Commercial Property Loans: To Fix or Not to Fix?


INTEREST RATES REMAIN at historically low levels. And the competition for business between banks and non-bank lenders is fierce.

As a result, you can find some very attractive fixed rate options in the market at the moment.

However, if you are considering fixing an existing loan or taking out a new fixed loan, you must understand some fundamental rules that govern these loans.

The following guidelines will help you structure your fixed loans to provide the most benefits for both your residential and commercial investments.

For commercial investments with longer lease periods where you have a secure lease in place … fixing is a more attractive option. Because positive cash flow can be locked in for the period of the lease.

Do Not Try to Beat the Market

With very rare exceptions, the banks will set their fixed rates and earn a margin over the period.

Banks are by no means infallible with their forecasts, but they are risk averse.

And you can be sure that, when they set their rates, they expect rate movements to be strongly in their favour.

Therefore, setting a fixed rate against the market is, more often, a losing proposition rather than a winning one. That is not to say that fixing is never a good idea.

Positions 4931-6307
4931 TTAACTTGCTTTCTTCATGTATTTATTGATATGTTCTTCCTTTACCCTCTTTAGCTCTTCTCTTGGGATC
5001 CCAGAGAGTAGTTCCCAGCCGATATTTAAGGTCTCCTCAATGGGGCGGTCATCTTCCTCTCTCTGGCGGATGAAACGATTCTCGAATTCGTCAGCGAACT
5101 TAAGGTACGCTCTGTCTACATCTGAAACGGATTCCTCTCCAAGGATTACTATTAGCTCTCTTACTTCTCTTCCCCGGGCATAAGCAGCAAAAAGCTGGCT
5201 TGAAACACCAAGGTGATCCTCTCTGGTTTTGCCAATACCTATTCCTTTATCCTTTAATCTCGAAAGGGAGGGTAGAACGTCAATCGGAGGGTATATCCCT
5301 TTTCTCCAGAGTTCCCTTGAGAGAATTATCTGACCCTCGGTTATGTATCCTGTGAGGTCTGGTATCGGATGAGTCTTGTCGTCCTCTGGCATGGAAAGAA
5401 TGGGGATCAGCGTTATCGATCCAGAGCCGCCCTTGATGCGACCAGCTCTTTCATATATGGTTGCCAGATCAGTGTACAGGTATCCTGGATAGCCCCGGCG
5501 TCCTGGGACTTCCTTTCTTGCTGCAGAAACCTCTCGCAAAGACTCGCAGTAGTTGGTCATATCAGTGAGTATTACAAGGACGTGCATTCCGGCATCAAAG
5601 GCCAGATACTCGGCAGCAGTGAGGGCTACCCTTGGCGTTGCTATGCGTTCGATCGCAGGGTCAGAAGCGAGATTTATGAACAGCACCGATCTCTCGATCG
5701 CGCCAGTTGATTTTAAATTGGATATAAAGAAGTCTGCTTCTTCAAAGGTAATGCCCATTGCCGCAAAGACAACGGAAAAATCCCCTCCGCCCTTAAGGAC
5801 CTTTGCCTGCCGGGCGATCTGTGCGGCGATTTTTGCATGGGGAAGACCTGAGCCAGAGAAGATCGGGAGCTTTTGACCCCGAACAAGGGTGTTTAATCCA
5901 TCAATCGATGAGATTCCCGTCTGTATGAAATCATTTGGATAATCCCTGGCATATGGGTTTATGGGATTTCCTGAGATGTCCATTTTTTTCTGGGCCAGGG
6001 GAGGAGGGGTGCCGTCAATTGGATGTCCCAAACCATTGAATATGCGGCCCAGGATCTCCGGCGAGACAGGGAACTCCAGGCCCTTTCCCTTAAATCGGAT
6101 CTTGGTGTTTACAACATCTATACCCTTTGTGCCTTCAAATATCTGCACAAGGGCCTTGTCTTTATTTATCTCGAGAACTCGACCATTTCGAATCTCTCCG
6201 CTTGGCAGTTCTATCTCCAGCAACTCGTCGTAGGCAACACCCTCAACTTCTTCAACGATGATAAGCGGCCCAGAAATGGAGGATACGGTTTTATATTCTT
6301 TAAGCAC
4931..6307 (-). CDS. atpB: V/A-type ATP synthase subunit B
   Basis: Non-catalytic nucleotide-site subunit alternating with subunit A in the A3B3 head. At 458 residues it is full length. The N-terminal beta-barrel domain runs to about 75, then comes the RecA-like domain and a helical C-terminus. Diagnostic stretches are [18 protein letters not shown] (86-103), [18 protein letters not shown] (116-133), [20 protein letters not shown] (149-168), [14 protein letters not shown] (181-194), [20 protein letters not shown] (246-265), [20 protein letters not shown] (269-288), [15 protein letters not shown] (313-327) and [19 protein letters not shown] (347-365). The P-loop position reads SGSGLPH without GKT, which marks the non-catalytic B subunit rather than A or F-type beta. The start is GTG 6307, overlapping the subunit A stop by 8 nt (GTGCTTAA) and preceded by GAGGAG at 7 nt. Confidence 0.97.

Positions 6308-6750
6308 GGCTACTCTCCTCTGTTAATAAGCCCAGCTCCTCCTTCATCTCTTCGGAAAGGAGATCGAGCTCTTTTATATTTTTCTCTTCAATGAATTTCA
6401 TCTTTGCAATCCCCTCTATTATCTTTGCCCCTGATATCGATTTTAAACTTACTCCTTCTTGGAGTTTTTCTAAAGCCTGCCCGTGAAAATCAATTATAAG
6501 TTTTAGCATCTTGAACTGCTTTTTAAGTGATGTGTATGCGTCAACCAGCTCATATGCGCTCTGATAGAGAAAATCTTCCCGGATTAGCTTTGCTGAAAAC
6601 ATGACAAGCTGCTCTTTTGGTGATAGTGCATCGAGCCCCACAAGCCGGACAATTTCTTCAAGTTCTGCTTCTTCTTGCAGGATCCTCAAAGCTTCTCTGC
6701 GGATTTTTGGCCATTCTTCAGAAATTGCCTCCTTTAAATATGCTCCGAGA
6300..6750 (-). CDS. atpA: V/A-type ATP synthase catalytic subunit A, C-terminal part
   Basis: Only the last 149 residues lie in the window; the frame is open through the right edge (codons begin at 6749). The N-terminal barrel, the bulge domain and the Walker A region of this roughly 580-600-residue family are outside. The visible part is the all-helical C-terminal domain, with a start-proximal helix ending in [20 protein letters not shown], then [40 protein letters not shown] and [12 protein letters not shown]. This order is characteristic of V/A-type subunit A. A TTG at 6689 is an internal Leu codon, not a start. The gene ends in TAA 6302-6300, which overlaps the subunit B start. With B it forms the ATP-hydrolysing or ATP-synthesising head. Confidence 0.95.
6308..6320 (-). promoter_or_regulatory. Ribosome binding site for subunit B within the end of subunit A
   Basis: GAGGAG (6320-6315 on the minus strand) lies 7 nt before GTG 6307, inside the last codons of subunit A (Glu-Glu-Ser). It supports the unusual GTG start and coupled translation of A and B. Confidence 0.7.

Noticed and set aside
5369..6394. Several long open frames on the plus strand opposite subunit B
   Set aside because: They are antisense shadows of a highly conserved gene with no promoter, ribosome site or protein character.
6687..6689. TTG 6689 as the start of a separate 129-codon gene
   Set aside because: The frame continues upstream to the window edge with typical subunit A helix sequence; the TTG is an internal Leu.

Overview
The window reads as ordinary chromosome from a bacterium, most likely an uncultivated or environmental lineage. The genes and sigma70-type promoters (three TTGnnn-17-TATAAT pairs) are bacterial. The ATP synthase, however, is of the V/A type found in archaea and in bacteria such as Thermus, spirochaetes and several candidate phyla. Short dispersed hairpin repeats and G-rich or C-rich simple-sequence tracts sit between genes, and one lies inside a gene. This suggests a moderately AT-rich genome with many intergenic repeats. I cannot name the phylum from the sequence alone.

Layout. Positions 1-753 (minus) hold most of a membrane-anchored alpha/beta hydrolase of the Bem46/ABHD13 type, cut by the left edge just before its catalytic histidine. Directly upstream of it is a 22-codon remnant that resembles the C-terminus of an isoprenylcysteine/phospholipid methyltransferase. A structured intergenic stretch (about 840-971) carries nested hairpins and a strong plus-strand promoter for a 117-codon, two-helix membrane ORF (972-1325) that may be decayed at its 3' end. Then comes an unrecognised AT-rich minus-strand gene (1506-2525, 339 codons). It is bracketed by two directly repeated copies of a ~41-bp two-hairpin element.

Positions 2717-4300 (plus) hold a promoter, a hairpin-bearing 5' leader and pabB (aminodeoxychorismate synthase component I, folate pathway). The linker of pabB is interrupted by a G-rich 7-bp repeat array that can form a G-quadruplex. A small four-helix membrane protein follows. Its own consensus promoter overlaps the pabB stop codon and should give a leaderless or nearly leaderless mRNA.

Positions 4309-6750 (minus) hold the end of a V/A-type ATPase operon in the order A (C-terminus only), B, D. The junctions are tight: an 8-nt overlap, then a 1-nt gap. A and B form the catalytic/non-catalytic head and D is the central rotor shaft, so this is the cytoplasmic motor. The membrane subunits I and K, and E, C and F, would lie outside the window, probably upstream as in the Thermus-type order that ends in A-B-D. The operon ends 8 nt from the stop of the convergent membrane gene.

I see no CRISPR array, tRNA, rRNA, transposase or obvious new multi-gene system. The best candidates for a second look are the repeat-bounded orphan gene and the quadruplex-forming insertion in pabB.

Fixed rates are best looked on as an insurance policy — that can lock in a repayment for you for a set period.

Fixing the mortgage on an investment property that is delivering reliable rental income will help you plan your cash flow. As your repayments are locked in during the period.

If You Need Flexibility, Don’t Fix

As a general rule, breaking fixed rate loans will incur heavy break costs — the lender may make exceptions if there have been sharp rate increases above your own fixed rates.

For this reason, it is not a good idea to lock in a fixed rate if you are unsure of what you want to do in the near future.

Do not fix if there is any chance that you will sell, increase you loan amount or change your the loan structure.

BOTTOM LINE: Following these guidelines will go a long way towards structuring your fixed loans in a way that will benefit your property investments.

Make sure you read Part 2 of this series, as it will cover a few more useful tips to help you decide whether to fix your loan or not.?


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